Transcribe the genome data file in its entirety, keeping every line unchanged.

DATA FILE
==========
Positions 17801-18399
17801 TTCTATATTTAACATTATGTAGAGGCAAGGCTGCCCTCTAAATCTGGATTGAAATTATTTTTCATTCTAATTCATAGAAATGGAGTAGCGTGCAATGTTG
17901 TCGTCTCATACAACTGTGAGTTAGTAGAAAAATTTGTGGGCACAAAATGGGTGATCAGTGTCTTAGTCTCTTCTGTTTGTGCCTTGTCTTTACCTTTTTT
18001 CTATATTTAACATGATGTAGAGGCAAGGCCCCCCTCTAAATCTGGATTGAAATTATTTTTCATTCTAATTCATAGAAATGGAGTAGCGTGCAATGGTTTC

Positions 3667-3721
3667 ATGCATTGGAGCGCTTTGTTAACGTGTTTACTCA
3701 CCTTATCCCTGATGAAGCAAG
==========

Positions 17801-18399
17801 TTCTATATTTAACATTATGTAGAGGCAAGGCTGCCCTCTAAATCTGGATTGAAATTATTTTTCATTCTAATTCATAGAAATGGAGTAGCGTGCAATGTTG
17901 TCGTCTCATACAACTGTGAGTTAGTAGAAAAATTTGTGGGCACAAAATGGGTGATCAGTGTCTTAGTCTCTTCTGTTTGTGCCTTGTCTTTACCTTTTTT
18001 CTATATTTAACATGATGTAGAGGCAAGGCCCCCCTCTAAATCTGGATTGAAATTATTTTTCATTCTAATTCATAGAAATGGAGTAGCGTGCAATGGTTTC

Positions 3667-3721
3667 ATGCATTGGAGCGCTTTGTTAACGTGTTTACTCA
3701 CCTTATCCCTGATGAAGCAAG